These aren’t knitted centipedes having a rumble. These are the individual halves of the scarf. Here are the halves curled up into flower blooms.

Set out in these photos my guess is that you’ve figured out just how easy a knit this garter stitch cutie is.

Let’s put it back together, matching up each tab in one strip with its twin tab in the other strip. I’ve found that a square knot works best.

Here’s one I made in two different colorways about five years ago. It’s such a good knitting idea, don’t you think? And Liberty Wool really makes it pop. But you could knit it out of any interesting color-changing yarn. Or even out of two (or one) solid colors. Or try a color-changing yarn on one side and a solid on the other. Check out the Ravelry project pages to see what the knitting universe has come up with.

I recently came into a cache of Liberty Wool multi when a favorite shop closed. So unfortunate. But the shop’s owner deeply discounted her yarns and I drank deeply at the well.

Meet Molly.

You’ve met Good Golly Miss Molly on my blog once before. We marveled at how the heck this four-row pattern ends up looking so cool. Some have likely felt a bit miffed at paying six dollars for a four-row pattern. (Actually, I have the Classic Elite booklet that includes Molly so my investment was much less per pattern-row.) But, really, could any of us have figured out how to make this happen out of a piece of what’s basically colorful fat string? Susan Mills is the knitting world genius who figured it out.

I enjoy the way the ruffles can be wound up. In fact, it’s a great way to store Molly.

Molly’s two halves on either side of the center ridges are not the same. One side is squared up near the ridge and the other one is pointy. If the scarf is folded along its top spine, the flopped-over (then-public) side will match the bottom half. It’s hard to explain but very easy to knit. And by the time you’re done with this scarf you will be a short-row wiz.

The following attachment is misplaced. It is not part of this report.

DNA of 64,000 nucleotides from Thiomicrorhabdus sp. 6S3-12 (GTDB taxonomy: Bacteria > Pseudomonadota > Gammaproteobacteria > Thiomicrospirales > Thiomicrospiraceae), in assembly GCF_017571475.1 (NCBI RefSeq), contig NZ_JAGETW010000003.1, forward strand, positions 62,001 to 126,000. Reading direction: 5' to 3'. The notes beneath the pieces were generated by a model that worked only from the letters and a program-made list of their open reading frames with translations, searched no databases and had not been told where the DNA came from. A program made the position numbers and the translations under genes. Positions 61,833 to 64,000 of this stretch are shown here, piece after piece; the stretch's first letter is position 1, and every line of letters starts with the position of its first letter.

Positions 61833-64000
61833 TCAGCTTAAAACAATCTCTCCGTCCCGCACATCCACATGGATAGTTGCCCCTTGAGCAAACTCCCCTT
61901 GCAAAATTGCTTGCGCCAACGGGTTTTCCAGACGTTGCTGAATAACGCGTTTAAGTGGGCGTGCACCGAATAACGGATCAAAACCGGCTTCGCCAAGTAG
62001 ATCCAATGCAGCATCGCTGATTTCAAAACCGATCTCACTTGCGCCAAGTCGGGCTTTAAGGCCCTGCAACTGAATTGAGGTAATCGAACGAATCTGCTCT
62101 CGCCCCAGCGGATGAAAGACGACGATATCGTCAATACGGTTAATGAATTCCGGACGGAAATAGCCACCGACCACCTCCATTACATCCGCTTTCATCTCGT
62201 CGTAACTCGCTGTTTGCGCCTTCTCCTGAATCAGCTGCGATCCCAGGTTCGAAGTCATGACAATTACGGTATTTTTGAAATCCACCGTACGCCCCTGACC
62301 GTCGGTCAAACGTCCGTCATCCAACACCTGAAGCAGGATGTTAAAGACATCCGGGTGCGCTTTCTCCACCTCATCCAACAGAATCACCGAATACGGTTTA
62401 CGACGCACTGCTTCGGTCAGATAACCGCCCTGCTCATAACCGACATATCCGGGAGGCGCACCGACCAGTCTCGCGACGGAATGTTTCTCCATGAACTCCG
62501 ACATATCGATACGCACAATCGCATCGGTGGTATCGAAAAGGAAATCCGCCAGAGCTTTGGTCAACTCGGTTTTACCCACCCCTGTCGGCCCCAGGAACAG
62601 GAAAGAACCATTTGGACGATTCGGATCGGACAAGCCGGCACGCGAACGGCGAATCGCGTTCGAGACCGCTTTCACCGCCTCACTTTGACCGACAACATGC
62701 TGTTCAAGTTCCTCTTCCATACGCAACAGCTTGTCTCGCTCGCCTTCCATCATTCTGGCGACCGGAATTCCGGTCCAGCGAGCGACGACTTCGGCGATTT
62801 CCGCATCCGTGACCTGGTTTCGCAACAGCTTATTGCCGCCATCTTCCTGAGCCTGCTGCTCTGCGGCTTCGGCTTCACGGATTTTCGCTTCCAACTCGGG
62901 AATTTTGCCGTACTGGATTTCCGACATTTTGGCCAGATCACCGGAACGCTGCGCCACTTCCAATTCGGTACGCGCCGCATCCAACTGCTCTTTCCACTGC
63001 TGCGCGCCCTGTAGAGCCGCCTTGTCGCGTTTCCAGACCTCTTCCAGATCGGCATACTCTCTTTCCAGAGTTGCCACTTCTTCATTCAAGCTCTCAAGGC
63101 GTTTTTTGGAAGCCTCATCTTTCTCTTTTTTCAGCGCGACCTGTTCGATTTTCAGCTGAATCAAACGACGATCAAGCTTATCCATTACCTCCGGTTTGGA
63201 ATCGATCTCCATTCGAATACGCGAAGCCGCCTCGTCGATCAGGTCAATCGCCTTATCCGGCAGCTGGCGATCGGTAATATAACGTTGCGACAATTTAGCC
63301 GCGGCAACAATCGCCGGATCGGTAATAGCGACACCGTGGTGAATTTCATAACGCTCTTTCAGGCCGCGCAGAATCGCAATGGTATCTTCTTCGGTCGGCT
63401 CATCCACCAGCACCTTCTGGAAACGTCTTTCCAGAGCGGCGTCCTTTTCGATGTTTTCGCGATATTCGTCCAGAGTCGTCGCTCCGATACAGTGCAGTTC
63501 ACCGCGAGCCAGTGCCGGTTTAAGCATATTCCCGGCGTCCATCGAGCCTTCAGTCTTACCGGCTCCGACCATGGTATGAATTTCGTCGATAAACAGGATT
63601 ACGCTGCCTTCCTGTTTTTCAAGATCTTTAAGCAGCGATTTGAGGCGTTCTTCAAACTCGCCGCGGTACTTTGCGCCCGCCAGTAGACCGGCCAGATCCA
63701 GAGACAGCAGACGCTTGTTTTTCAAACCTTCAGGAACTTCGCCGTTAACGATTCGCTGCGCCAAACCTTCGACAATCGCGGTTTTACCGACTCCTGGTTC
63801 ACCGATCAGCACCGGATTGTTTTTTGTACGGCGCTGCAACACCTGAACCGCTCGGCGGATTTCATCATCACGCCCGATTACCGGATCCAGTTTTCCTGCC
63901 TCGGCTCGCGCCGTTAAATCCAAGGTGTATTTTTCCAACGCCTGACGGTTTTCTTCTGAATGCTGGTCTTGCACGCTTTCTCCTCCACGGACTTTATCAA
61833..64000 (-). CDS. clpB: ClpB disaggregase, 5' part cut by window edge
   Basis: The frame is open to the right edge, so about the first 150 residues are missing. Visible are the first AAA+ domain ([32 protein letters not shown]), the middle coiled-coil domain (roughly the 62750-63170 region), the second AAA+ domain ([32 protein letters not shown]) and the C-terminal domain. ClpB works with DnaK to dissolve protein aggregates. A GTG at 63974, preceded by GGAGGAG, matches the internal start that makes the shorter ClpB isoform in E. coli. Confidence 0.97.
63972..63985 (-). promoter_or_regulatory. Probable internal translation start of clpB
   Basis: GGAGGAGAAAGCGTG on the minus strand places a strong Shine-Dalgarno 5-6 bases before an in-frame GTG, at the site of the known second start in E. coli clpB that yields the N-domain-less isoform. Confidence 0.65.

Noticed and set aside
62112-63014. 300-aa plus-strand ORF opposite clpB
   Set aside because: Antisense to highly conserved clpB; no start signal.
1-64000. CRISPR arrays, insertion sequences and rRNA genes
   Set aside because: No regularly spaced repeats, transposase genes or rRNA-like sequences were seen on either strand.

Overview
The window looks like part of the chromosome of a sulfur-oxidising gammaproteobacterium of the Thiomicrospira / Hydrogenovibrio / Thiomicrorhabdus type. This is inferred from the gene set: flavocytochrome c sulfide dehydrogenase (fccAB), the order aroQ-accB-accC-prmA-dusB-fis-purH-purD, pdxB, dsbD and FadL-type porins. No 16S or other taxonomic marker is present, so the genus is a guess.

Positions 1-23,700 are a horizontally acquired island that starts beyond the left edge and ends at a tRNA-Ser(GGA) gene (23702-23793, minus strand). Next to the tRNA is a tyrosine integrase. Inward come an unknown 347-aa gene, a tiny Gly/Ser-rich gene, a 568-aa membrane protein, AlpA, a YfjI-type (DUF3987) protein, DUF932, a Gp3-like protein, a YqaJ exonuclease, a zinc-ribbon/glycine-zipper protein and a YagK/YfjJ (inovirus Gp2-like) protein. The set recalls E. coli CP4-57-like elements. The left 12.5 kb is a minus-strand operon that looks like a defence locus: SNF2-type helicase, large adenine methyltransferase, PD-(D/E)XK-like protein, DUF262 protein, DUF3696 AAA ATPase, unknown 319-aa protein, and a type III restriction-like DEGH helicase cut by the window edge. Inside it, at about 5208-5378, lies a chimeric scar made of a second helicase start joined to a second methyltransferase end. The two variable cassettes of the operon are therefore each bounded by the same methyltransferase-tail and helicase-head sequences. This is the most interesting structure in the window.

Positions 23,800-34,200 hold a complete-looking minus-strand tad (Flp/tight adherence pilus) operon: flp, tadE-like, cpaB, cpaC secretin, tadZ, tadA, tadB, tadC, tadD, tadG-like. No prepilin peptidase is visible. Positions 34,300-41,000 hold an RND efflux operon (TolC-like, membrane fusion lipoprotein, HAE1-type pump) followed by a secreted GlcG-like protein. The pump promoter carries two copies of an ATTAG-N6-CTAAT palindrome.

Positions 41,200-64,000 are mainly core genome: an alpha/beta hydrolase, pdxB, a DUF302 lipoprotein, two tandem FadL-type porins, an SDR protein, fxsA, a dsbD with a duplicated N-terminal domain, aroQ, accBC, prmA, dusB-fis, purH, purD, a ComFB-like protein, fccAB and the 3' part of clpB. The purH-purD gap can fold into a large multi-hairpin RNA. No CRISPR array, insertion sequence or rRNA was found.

Here’s my best hint to free yourself from consulting the pattern except for a few repeats. It works as long as you can easily count ridges to be sure you don’t end up with a fat (or skinny) ruffle.  Knit a row 1 if you see two ridges as you start the row. Knit a row 3 if you see 4 ridges. Others have also emphasized that it’s important to mark the “right hand side” of the work. By that, they mean, the right (as you look at your work) rather than the left side. I did that. But it’s not needed if you just count the ridges as you start a row.

We knitters owe so much to Classic Elite for its great yarns and wonderful patterns. I am already mourning that it “will be closing its doors in the very near future.” “Say it ain’t so, Joe.” But it’s so.

Good golly, Miss Molly


This is Susan Mills’s Molly Scarf. The pattern is part of Classic Elite’s booklet #9114. I don’t often knit patterns in exactly the yarn called for, but this superwash, worsted weight printed Classic Elite Liberty Wool seemed exactly right for this project. It was my first time using Liberty Wool. Good yarn. I’d definitely use it again.

Looking at the finished scarf in a shop, I couldn’t figure out how it was knit. Clearly short rows, but it just looked quite the mystery to me. I won’t spill the beans here. But prepare yourself for a FOUR row pattern. Yep. Four rows, over and over and over. The scarf is reversible. But each side of the ruffle is different. And the sides are flipped along the ribbed spine of the scarf.  This is a situation where one photo is definitely worth a bunch of words.